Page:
You Probably Need a Will, So Here's How to Have That Potentially Awkward Conversation with Your Family
Remember, if you die without a will, the state will determine who inherits
My schedule has been super wonky lately -- between work and travel plans and appointments and whatnot, I am feeling way out of my routine. As a part-time parent, this is not only inconvenient for me, but for my co-parent, Seth.
Lucky for me, Seth and I not only have a legal custody arrangement, but we have a standing verbal agreement when it comes to caring for Oliver. It really makes both of our lives so much easier, and eliminates pesky feelings like guilt and resentment from even entering our relationship as co-parents.
First of all, it definitely helps that Seth and I think the world of each other. I mean, I liked the dude enough to A) have a kid with him and B) marry him (in that order). Even if we don’t want to be married to each other anymore, we still share a mutual respect and affection.
Here is how we operate:
1. We set basic rules from the start. While we were still in the process of separating, we set aside our own relationship bullshit to focus on our son. The very first thing we did was agree that we would never, ever, ever put Oliver in the middle of one of our disagreements. We agreed that we both loved our kid, that divorce is tough for everyone, even under the best of circumstances, and that we wanted to make the transition as smooth and not-scary as possible for Oliver, who was four at the time.
2. We came up with a joint custody schedule that would work with both of our schedules and give us both lots of time with Oliver. At first, because of his young age, we each had him two weekdays every week, plus every other Friday, Saturday, and Sunday. As he got older and learned the routine of having two houses, we adjusted it and we are now on an every-other-week custody schedule. One week at dad’s, one week at mom’s.
3. We stay flexible. This is really where our awesome verbal agreement comes into play. Seth and I both have weird work schedules and work-related social obligations. And that is why it is no big deal if I text Seth tonight and ask if he can pick Oliver up from school tomorrow.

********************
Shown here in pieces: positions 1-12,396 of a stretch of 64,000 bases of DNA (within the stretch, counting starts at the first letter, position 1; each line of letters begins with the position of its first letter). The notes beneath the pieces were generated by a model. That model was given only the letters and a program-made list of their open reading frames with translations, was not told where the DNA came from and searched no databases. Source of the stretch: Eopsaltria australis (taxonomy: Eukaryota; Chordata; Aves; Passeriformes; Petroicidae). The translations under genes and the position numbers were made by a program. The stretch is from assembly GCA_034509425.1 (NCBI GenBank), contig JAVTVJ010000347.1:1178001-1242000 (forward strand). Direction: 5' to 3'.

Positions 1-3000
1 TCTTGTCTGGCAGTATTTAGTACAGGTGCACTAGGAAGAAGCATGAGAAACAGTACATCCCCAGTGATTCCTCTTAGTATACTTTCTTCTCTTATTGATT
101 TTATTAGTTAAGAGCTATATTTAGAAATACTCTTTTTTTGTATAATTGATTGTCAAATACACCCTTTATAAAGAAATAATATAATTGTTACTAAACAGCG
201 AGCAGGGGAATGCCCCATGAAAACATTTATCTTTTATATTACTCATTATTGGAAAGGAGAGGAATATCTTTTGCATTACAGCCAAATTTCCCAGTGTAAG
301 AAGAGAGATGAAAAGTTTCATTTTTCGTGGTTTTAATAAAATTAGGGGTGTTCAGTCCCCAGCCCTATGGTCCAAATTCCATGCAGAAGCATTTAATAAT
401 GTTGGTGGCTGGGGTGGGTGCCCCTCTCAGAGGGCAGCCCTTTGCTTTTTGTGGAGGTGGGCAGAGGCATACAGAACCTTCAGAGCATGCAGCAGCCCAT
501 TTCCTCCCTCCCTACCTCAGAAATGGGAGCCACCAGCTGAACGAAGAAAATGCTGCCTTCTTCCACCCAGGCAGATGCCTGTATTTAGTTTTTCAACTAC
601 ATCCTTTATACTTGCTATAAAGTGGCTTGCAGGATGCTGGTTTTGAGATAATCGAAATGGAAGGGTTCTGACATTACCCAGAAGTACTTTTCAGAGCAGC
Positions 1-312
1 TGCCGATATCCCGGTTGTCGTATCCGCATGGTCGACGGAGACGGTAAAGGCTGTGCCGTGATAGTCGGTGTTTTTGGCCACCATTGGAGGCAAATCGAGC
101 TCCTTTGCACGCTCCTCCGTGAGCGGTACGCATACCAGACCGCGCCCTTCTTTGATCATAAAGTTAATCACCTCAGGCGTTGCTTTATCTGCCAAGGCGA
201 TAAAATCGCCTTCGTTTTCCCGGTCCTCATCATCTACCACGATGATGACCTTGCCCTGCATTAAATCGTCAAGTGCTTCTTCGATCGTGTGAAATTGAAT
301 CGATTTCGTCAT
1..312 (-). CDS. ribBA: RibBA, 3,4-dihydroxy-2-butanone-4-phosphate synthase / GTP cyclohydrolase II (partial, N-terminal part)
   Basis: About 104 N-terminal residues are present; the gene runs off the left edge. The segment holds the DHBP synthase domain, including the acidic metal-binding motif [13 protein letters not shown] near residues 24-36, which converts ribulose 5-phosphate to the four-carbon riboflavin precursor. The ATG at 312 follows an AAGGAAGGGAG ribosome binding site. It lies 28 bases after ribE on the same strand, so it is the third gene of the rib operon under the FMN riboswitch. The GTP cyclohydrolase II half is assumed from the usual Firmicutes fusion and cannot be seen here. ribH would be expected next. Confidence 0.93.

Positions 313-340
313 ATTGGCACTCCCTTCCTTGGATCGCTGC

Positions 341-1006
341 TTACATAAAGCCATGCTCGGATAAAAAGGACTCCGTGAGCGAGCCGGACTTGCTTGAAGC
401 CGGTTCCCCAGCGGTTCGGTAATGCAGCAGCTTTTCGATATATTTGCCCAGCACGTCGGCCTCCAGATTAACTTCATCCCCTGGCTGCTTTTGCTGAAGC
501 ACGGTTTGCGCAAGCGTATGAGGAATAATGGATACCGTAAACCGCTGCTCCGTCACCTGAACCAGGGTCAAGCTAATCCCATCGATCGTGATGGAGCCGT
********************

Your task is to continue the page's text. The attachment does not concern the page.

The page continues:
I have a big work thing coming up in a couple of weeks, which (of course) lands smack in the middle of my week with Oliver -- so Seth and I have rearranged custody for the next few weeks to accommodate that. And it isn’t a one-way street. Just recently Oliver spent an unscheduled evening here because Seth was invited to an impromptu work dinner thing.
We respect each other’s time and we agreed long ago that we want to make life easier for each other, thereby making life easier for Oliver.
4. We communicate constantly. We text every day and fill each other in on school happenings, homework, funny stuff Oliver says, and the like.
If Oliver gets in trouble at one house, the other parent always knows. This eliminates the possibility of the kiddo playing us off of each other “but dad said I could do that” style.
5. We try to keep rules of discipline similar between the two houses. We may live apart, but we practice joint discipline. For instance, when Oliver broke his damn laptop, I immediately let Seth know that the kid was grounded from certain privileges for the next few days.
6. Either of us can see Oliver in the middle of the other parent’s week of custody. If I’m missing my kid and I want to pop over to Seth’s on my way home from work, I can. And vice versa.
Of course, as great as our plan works for us, we are the geniuses who just realized like two days ago that we can set up a freaking shared Google calendar to help keep track of custody. We can each enter in our schedules well in advance, instead of trading a billion text messages that go something like, "Hey, dude, when is your trip to Palm Springs again?" I think I actually smacked my head when Seth suggested it, because I mean, duh.
Do you have a custody arrangement with your ex? Is it working well for you, or is it a nightmare?
Somer is on Twitter: @somersherwood.